Wait, what? I can get tax breaks if I donate to charity?

Yes! Donating to charity can actually benefit you when filing taxes this season.

Canada has a generous charitable donation tax credit system. Whether buying food for the food bank, purchasing tickets to a benefit auction, or giving money per mile in a walkathon, we Canadians are a generous bunch. Along with the terrific feeling of knowing you’ve made a difference, your monetary donation can also yield a tax break. Let’s look at how that works.

Key Takeaways
  1. The charitable donation tax credit in Canada helps reduce your taxable income.
  2. You may qualify for 15% to 29% of eligible charity donations made.
  3. You can accumulate deductions for multiple years and get a higher tax credit for amounts over $200.

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What is a charitable donation tax credit?

A charitable donation tax credit is a tax credit that helps you reduce your tax liability, thus reducing the amount of taxes you pay. This means you can support causes you care about while getting a tax break at the same time.

Simply save your donation receipts, and you can qualify for a federal tax credit of 15% of the first $200 of donations and 29% of your additional donations. The credit can be up to 33% if you are in the highest tax bracket.

In addition to the federal tax credit, you can get from 4% to 25.75% provincial or territorial credits. The rates vary from one province to another.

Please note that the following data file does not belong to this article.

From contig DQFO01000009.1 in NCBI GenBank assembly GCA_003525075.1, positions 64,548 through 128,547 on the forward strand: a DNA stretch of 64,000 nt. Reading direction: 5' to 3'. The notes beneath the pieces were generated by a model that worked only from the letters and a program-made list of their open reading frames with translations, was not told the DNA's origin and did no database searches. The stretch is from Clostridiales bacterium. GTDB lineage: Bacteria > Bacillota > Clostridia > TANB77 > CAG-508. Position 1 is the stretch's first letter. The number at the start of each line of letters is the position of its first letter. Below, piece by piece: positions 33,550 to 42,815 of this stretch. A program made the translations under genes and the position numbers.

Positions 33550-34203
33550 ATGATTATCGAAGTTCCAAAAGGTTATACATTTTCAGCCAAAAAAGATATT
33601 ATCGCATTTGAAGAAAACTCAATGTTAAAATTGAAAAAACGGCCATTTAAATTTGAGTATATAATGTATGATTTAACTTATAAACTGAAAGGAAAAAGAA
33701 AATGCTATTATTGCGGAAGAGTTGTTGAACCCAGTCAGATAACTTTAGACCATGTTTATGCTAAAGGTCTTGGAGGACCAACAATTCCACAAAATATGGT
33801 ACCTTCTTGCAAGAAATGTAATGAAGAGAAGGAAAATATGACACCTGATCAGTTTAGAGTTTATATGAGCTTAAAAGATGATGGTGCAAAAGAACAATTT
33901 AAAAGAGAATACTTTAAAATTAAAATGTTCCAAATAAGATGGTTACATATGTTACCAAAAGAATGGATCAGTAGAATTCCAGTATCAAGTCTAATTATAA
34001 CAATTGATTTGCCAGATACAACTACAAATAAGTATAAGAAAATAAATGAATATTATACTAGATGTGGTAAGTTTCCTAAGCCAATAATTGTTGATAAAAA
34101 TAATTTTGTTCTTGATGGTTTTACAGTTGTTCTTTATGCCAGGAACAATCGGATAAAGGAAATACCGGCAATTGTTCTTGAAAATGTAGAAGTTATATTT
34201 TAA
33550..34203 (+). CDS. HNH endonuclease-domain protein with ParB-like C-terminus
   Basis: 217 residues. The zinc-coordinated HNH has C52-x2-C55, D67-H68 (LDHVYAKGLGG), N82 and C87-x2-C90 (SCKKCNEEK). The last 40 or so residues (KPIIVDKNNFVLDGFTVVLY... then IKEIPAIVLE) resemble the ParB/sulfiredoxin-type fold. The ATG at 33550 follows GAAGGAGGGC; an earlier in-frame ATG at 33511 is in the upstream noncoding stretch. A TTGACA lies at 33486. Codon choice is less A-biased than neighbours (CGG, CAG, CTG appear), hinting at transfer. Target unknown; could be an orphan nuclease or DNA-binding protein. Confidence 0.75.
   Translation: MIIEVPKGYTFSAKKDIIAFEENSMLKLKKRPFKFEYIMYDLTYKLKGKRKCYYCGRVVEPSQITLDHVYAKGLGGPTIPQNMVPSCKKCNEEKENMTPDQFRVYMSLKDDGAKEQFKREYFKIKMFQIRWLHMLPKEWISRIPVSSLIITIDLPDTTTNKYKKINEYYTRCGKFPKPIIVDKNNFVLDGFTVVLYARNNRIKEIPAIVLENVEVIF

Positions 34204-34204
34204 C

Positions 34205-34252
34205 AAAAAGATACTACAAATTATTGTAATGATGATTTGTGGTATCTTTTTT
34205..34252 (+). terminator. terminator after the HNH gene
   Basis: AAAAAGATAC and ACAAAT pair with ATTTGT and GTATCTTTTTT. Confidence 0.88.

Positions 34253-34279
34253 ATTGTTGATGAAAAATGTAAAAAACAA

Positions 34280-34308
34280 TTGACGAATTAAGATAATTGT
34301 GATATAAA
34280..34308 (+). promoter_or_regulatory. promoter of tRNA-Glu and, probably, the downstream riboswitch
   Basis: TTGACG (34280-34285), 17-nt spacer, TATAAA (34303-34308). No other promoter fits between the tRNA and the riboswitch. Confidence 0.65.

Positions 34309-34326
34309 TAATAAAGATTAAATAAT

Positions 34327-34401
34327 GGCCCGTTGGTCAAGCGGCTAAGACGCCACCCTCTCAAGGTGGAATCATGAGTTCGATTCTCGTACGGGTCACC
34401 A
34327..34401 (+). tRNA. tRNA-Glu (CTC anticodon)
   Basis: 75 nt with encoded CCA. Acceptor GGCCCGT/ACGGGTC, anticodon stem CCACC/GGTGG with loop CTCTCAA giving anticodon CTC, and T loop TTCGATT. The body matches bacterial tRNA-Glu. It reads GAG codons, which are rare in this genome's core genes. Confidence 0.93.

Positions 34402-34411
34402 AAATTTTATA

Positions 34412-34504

Donations to your favorite causes qualify for tax credits as long as the entity you donate to is a registered charity or one of several other public organizations, such as an amateur athletic association or a municipal body.

The Canada Revenue Agency (CRA) provides a searchable online database that allows you to confirm whether a charity is registered and eligible to issue official donation receipts. You can also determine the status of a registered charity by calling the CRA at 1-800-267-2384.

Beware of donation schemes. Before you make a donation, check the CRA link for tips to avoid fraud.

How do charitable donations affect taxes in Canada?

Charitable tax donations are nonrefundable tax credits that can help reduce the amount of taxes you owe. While some tax credits can create a refund, this one does not. This means qualified donations result in tax credits—not deductions.

If the amount of your other credits is sufficient to bring your tax payable to zero, you will not be able to use your charitable donations to generate or increase your tax refund after filing your return. If you still have tax payable, you can use all or a portion of the donation amount to reduce it.

If you have unused donation tax credits left over, you can carry them forward for up to 5 years. But remember: Donations can be claimed only once.

What are some examples of charities that qualify for a donation tax credit?

A large number of charities qualify for this tax credit. Here’s a short list of organization types:

  • Medical research foundations
  • Homeless outreach and shelters
  • Universities
  • Art foundations
  • Animal charities, such as shelters
  • Canadian amateur athletic associations
  • Registered journalism organizations
  • Low-cost housing corporations for the aged

You can search for specific charities with this free CRA search tool.

Can I claim charitable donations on my taxes?

You can claim the full charitable donation as long as you made the donation to a qualifying entity and nothing was received in return. If you receive something in exchange for your donation, such as tickets to a show, then the value of what you received must be subtracted from the amount you donated and you would claim the charity donation tax credit only for the difference.